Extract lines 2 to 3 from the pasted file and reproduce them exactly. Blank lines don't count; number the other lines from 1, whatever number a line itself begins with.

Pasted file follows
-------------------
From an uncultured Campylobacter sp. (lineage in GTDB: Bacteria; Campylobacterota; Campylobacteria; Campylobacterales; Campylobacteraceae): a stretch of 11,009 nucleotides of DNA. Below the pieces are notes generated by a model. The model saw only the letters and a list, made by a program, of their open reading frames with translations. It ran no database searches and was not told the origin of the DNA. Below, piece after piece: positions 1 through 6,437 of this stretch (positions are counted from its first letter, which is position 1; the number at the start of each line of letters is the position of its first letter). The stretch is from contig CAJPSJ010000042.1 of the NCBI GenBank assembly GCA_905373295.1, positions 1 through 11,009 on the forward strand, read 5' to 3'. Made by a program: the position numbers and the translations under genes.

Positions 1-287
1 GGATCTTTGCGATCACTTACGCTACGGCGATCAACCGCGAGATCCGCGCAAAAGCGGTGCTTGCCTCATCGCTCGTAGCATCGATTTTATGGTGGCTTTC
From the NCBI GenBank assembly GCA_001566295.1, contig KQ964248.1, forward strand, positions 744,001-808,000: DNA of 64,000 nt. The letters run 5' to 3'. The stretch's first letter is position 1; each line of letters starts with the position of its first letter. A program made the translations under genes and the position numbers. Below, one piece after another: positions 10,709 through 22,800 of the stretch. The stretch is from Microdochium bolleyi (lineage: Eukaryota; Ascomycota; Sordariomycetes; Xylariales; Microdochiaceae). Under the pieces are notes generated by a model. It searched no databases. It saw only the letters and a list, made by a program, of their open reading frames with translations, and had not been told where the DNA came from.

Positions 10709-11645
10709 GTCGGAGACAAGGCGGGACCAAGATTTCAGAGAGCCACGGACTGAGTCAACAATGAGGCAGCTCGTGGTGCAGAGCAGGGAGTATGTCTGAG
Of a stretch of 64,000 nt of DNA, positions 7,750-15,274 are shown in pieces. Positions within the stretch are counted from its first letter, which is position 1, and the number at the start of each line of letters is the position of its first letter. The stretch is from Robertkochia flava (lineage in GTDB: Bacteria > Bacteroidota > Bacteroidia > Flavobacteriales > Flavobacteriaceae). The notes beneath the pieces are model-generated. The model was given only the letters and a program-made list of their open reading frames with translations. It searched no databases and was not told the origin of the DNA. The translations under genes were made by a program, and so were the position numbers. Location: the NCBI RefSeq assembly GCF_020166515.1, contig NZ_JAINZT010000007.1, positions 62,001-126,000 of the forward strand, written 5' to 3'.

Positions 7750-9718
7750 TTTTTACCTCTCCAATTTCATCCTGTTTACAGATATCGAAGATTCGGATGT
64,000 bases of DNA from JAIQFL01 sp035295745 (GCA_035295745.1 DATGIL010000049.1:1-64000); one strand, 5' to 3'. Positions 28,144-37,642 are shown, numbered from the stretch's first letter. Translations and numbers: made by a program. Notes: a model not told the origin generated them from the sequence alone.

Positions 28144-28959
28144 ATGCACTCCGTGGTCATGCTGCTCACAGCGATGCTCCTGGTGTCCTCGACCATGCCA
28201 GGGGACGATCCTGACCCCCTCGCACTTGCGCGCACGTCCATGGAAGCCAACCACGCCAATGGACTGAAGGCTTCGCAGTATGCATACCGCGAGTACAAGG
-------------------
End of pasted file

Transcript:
Positions 1-287
1 GGATCTTTGCGATCACTTACGCTACGGCGATCAACCGCGAGATCCGCGCAAAAGCGGTGCTTGCCTCATCGCTCGTAGCATCGATTTTATGGTGGCTTTC